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Systematic Review

Serum Vitamin D Concentration Is Lower in Patients with Tinnitus: A Meta-Analysis of Observational Studies

Unit of Otorhinolaryngology, Department of Surgery, Dentistry, Paediatrics and Gynaecology, University of Verona, Piazzale L. A. Scuro, 37134 Verona, Italy
Clinical Laboratory, Division of Nephrology and Hypertension, Cincinnati Children’s Hospital Medical Center, 3333 Burnet Ave., Cincinnati, OH 45229, USA
Medical Direction, Rovereto Hospital, Provincial Agency for Social and Sanitary Services (APSS) of Trento, Via Alcide Degasperi, 38123 Trento, Italy
Section of Clinical Biochemistry, School of Medicine, University of Verona, Piazzale L. A. Scuro, 37134 Verona, Italy
Author to whom correspondence should be addressed.
Diagnostics 2023, 13(6), 1037;
Received: 8 February 2023 / Revised: 24 February 2023 / Accepted: 7 March 2023 / Published: 8 March 2023
(This article belongs to the Section Clinical Laboratory Medicine)


Background: Tinnitus is a highly prevalent and frequently disabling condition, such that the identification of possible causal mechanisms would yield significant clinical and social benefits. Since vitamin D (Vit D) is involved in the pathogenesis of several ear disturbances, we review here the current scientific literature addressing the relationship between Vit D status and tinnitus. Methods: An electronic search was conducted in PubMed, Scopus and Web of Science with the keywords “tinnitus” and “Vitamin D” or “Vit D” or “25OH-D” or “cholecalciferol” or “ergocalciferol” or “hydroxycholecalciferol”, without date (i.e., up to 8 February 2023) or language restrictions, in accordance with a protocol based on the transparent reporting of systematic reviews and meta-analysis (PRISMA) 2020 checklist, for identifying studies which assayed serum Vit D concentration in patients with or without tinnitus. Results: Three observational, case-control studies encompassing four cohorts and totaling 468 patients with (n = 268) or without tinnitus (n = 200) were included in this meta-analysis. Pooled analysis with quality effects models evidenced significantly reduced serum Vit D levels in patients with tinnitus compared to those without (weighted mean difference [WMD], −6.2 ng/mL; 95% CI, −10.3 to −2.1 ng/mL; I2, 56%). Serum Vit D was found to be 22% lower in patients with tinnitus compared to those without. Conclusions: Lower serum Vit D levels may be associated with tinnitus, thus paving the way to plan future trials aimed at exploring whether Vit D supplementation may aid in preventing and/or improving tinnitus.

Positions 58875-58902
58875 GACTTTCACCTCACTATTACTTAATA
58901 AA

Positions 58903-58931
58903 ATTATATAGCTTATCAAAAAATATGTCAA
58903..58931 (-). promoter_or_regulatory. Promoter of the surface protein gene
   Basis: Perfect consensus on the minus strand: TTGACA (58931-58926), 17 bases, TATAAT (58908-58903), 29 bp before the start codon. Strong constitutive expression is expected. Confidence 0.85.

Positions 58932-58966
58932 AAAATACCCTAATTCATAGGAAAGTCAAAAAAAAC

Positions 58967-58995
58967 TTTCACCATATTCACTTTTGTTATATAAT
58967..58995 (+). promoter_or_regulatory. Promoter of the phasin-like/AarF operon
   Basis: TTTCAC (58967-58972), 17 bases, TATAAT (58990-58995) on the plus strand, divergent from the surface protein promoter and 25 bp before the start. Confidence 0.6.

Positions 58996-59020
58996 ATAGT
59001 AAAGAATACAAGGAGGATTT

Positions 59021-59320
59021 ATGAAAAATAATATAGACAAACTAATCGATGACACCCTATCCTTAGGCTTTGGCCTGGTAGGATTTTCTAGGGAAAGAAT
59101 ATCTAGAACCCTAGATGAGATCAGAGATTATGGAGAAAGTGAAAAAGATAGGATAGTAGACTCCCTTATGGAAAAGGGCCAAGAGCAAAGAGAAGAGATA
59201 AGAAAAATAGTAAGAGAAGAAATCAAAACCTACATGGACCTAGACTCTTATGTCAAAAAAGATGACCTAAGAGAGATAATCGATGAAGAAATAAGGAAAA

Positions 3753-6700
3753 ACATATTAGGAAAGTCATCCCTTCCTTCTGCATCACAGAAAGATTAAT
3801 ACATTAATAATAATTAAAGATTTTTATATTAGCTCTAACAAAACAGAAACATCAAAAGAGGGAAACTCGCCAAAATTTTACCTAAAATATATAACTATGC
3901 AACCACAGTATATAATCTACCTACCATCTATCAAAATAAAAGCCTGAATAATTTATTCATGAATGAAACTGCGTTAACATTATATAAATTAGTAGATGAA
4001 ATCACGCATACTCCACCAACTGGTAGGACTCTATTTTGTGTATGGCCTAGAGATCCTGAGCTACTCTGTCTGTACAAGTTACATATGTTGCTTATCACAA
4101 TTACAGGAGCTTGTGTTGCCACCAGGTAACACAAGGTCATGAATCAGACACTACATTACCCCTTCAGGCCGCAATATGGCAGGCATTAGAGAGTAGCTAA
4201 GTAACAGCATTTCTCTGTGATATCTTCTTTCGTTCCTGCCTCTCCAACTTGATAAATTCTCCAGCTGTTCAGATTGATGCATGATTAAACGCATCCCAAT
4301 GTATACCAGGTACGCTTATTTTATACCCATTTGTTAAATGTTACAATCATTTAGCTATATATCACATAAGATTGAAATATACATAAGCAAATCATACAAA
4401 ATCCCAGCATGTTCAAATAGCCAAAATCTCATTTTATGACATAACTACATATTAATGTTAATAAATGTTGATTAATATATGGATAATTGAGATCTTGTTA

1. Introduction

Tinnitus, a term deriving from the Latin word “tinnire” (i.e., “to ring”) is conventionally defined as perception of a particular sound (like ringing, buzzing, roaring, clicking, hissing, humming, whooshing, throbbing, etc.) in the lack of vibration of an external elastic body, which can be perceived as subjective or objective (i.e., can be heard by an outside observer), pulsatile (e.g., most often heart rhythmic) or not [1,2]. According to recent data, the different forms of tinnitus have a dramatically high burden in the general population, with annual incidence in adults ranging between 1–14% (2% with severe forms) and prevalence of 10% in young adults, increasing to 14% in middle-aged adults, and peaking at 24% in older adults (around 2.3% with severe phenotype), respectively [3]. The burden of this condition has also consistently increased during the coronavirus disease 2019 (COVID-19) pandemic [4], due to direct viral injury of sensorineural hearing apparatus [5], compounded by a considerable onset of COVID-19-realted psychosocial conditions in the general population (e.g., stress, anxiety and depression) that may have worsened a pre-existing tinnitus [6]. This epidemiologic data portrays the picture of a serious public health issue, since the consequences on the daily quality of life of the people affected by permanent (e.g., long-lasting or even chronic) tinnitus may be devastating, encompassing hyperacusis, concentration and communication derangements, annoyance, irritability, depression, anxiety, sleep disturbances and insomnia [7], up to development of suicidal thoughts needing urgent psychiatric interventions [8].